On-field fine, work to be done on business end

MINNEAPOLIS (AP) — On the field, the Minnesota Vikings are about 90 percent of the way to where new club president Gary Woods wants them to be.
In the business office, though, there’s still about 80 percent of the way to go, Woods told an audience on Wednesday at the Technology Expo for Small Business.
That likely will translate into higher ticket prices for Vikings fans and more sponsors’ names splashed across the Metrodome and other Vikings-related items.
“For those of you who go to the games, you can expect some price increases,” Woods said. “An incremental increase can mean the difference between success and failure.”
The club has commissioned a study of the Metrodome’s seating prices, Woods said. The study is expected to take a couple of months and club officials will announce the new prices next spring.
“In every category, our ticket prices are very low,” Woods said, adding that general admission single-game tickets range from $23 to $45, with some $53 tickets available, the 29th lowest in a league of 30 teams.
Dave Mona, owner of the Minneapolis public relations firm Mona, Meyer & McGrath, said the Vikings are in a favorable position to raise prices.
“There’s never a hospitable way to raise ticket prices,” he said. “But it’s better to do it coming off a winning year … than a losing year.”
The Vikings were undefeated in the preseason and are 3-0 so far in the regular season, after beating Detroit 29-6 on Sunday.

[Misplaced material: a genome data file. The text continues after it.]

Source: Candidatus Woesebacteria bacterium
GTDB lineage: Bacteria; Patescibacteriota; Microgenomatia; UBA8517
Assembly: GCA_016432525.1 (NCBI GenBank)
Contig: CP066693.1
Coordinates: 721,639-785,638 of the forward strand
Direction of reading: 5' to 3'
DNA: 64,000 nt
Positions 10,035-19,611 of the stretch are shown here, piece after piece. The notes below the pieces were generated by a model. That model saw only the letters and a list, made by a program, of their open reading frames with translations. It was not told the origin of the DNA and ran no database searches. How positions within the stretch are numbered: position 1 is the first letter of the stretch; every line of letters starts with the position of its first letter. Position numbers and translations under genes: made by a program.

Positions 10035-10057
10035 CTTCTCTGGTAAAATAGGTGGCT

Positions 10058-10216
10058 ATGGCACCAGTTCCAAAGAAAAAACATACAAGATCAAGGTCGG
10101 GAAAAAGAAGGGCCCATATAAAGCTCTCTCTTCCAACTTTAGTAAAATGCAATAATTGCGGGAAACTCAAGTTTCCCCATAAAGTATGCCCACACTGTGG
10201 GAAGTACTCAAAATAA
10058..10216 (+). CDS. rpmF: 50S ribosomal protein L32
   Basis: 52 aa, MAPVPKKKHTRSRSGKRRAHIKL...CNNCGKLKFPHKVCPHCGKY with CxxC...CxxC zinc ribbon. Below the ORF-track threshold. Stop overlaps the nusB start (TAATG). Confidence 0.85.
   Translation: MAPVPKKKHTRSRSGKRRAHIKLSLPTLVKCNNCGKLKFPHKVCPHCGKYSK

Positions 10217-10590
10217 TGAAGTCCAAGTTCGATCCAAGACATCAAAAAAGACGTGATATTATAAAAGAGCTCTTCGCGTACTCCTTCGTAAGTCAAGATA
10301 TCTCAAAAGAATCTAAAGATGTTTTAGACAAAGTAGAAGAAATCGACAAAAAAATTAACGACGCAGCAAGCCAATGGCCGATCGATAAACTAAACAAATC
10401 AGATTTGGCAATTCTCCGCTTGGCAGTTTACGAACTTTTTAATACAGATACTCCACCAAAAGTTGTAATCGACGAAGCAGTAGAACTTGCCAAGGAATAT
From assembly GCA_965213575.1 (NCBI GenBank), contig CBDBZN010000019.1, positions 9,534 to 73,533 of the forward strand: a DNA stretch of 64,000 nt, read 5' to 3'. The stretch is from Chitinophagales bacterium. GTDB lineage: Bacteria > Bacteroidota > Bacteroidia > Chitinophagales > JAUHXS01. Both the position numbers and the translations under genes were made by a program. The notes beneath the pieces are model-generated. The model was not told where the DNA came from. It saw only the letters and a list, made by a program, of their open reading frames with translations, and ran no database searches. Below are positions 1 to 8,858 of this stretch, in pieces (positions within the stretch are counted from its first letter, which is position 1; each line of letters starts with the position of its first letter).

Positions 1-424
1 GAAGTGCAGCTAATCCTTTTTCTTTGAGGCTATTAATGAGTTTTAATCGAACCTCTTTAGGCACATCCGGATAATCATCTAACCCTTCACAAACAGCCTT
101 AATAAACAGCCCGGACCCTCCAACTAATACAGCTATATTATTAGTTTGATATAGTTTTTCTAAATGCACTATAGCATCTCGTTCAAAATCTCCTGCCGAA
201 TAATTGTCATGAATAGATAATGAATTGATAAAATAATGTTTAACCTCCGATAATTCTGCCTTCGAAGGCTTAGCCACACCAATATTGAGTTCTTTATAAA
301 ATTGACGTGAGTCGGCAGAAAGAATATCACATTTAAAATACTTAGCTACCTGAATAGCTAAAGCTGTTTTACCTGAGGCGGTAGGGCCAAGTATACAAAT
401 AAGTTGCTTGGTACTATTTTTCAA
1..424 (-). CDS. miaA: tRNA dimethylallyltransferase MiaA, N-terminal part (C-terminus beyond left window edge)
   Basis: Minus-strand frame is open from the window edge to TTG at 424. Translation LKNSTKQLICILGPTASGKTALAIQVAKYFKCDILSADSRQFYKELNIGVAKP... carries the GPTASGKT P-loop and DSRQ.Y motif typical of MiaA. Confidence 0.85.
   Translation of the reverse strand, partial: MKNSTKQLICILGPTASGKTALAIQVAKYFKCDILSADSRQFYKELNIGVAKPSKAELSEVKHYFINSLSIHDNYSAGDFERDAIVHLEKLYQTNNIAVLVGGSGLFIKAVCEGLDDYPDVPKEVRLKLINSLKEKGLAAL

The team’s lease at the Metrodome is among the worst in the NFL, providing the team 10 percent of concession sales, no parking revenue and limited signage and suite possibilities. That lack of incoming cash, an issue the Vikings have been bemoaning for two years, often blocks them from paying the big up-front bonuses it takes to sign big-name free agents.
The club’s first choice would be to get a new stadium, but Woods said that it could make do with the Metrodome if some major renovations were completed between January and September.
Red McCombs, a businessman from San Antonio, Texas, bought the team for about $250 million this summer.
Fans should hope to see more sponsors’ names decorating the Metrodome suites, the now-white envelopes that tickets come in and anywhere else names could go, Mona said. More sponsors may mean less need to raise ticket prices, he said.
“The Metrodome may look like it’s got lots of advertising, but compared to other stadiums I’ve seen in the past two years, it’s not that much,” Mona said. “Clearly, more people are starting to look at stadiums like race cars.”
Still, Mona thinks Vikings fans would support an increase.
“From what I see around the league, they’ll probably reshuffle the deck,” he said. “They’ll take a look at their stadium and carve it up a little differently. Some seats will stay about the same, some will go up and a few may go down. Ironically, what happens in stadiums almost always is that the highest priced seats go first.”